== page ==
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Hackers Hack Jeep – Take Control Of Brakes & Steering – A Car Insurance Nightmare

As any hacker will tell you. There is no such thing as a secure system, only a system that has not been hacked yet.

About the exploit exposed by hackers on the Jeep from From Ausmotive

hackersThey did this by attacking the car’s Uconnect system, which provides internet access.

They were able to control minor things such as radio volume and HVAC controls. They could play with the Jeep’s windscreen wipers and, worryingly, they could control the steering, the brakes and cut all engine power.

The major issue with these systems is that they are in the hands of the owner/hacker of the vehicle.

ie the owner/hacker has unlimited time with the vehicle and its software to look for exploits.

John Deere and GM are already saying that the software in their vehicles does not belong to the owner, that the software is licensed.

Could this be the way that car manufacturers will try and control hackers?

Will they start prosecuting owners/hackers who attempt to hack/exploit the software in their systems?

But like anything, anyone who wants to commit a crime, for example using a car for nefarious purposes are not going to be affected by any laws, including those that say they are not allowed to look for weaknesses in a piece of software.

And it raises big questions about car insurance

If your car has been hacked, will car insurance companies pay out if you have a car accident that was caused by the software and not by the driver?

Are car insurance companies going to be able to determine if a steering input came from a driver or from an external computer?

If an accident was caused by exploited software are the car manufacturers going to be held accountable by the car insurance companies? 

Who exactly is responsible for the integrity of the software system?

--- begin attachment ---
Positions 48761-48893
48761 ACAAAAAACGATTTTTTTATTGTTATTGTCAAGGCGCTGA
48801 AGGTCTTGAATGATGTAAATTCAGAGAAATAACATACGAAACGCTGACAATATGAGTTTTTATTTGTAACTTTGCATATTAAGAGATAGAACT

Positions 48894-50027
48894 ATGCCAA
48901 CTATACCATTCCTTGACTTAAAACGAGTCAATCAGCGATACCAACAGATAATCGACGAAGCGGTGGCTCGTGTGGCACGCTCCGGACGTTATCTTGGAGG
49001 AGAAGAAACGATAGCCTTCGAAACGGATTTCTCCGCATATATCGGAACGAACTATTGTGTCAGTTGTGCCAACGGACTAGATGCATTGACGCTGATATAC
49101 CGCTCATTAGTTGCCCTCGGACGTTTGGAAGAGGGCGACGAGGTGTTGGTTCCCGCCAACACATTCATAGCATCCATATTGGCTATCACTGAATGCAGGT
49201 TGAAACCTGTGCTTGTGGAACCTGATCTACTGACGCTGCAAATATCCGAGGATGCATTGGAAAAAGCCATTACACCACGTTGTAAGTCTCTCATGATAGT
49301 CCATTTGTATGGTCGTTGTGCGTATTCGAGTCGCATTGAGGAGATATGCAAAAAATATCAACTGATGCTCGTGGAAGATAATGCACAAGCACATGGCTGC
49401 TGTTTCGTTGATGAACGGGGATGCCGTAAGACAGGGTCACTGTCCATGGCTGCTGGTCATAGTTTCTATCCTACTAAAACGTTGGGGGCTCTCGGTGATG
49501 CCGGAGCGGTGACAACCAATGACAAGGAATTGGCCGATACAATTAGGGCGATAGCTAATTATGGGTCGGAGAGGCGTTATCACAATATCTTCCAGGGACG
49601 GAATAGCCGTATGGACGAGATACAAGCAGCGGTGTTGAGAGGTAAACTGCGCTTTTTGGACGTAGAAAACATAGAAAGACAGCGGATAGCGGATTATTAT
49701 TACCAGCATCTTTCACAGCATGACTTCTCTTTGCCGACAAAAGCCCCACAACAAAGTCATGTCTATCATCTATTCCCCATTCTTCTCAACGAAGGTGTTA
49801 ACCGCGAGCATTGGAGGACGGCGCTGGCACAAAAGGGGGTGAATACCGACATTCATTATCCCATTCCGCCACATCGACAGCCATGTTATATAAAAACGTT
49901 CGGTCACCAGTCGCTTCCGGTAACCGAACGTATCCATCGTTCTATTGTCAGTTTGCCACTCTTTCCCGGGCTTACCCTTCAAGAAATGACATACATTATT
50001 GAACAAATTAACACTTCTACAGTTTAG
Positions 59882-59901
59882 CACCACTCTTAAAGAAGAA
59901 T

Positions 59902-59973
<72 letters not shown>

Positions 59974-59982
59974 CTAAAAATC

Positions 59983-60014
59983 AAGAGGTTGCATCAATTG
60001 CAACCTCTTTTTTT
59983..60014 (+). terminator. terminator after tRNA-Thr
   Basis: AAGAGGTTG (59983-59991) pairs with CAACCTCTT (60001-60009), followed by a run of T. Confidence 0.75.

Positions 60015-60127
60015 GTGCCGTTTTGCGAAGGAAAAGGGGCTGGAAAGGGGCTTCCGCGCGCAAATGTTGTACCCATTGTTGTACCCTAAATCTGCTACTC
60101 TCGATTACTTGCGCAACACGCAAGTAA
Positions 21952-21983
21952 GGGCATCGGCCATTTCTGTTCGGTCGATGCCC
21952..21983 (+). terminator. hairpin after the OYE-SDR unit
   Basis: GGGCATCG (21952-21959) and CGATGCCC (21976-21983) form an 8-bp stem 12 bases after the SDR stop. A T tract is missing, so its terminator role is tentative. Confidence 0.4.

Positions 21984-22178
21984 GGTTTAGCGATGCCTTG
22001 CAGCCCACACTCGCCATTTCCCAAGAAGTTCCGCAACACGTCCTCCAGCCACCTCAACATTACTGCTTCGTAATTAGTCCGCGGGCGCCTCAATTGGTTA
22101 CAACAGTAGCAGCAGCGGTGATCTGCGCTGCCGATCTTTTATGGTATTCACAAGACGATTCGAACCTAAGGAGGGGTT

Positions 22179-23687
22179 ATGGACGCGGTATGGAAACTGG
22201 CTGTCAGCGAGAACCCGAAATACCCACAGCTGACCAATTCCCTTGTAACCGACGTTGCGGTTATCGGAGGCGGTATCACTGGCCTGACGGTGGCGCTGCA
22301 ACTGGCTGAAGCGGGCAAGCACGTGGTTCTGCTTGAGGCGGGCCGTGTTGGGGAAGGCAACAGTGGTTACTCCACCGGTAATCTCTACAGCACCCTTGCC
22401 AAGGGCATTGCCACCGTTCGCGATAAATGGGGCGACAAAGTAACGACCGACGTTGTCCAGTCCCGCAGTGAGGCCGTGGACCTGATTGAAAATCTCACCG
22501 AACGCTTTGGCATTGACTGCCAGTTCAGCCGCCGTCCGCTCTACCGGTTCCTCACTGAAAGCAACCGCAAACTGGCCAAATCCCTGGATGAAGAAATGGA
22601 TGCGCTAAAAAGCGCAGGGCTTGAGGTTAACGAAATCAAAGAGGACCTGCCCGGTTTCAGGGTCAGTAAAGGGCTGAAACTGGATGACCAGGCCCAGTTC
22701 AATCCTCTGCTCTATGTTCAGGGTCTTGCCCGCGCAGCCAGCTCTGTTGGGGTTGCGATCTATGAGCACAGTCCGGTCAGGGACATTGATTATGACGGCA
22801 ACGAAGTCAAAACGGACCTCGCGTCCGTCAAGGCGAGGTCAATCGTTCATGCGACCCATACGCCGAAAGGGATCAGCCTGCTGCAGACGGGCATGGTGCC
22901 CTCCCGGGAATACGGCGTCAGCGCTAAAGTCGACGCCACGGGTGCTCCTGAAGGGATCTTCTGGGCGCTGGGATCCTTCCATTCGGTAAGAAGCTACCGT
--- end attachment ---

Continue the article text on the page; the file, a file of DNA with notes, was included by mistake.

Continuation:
Which party are car insurance companies going to go after in the event of an accident caused by a software problem?

And the question is increasingly pertinent if the software has been exploited.

Are car manufacturers going to wash their hands of the matter? Or will they take responsibility for the security weaknesses?

The whole situation looks to be a complete nightmare.

Even Windows, the most widely used operating system in the world, a piece of software you imagine would be attacked constantly and therefore be the most secure, is constantly having new security flaws found.

And Windows is on a PC or Laptop, it is not controlling a safety critical device like steering on car.

You can continue to use your Windows without the security patch without fear that your PC is going to get you into a massive accident.

You cannot say the same thing about driving around in a car with has not had the security patch.

Some will say it can be updated instantly over the internet, modern cars will be a WiFi hot-spot, always connected.

However I am not sure it is a good idea for a cars safety critical systems to be updated remotely with an internet connection……

This page was last modified Dec 21, 2017 @ 4:07 pm
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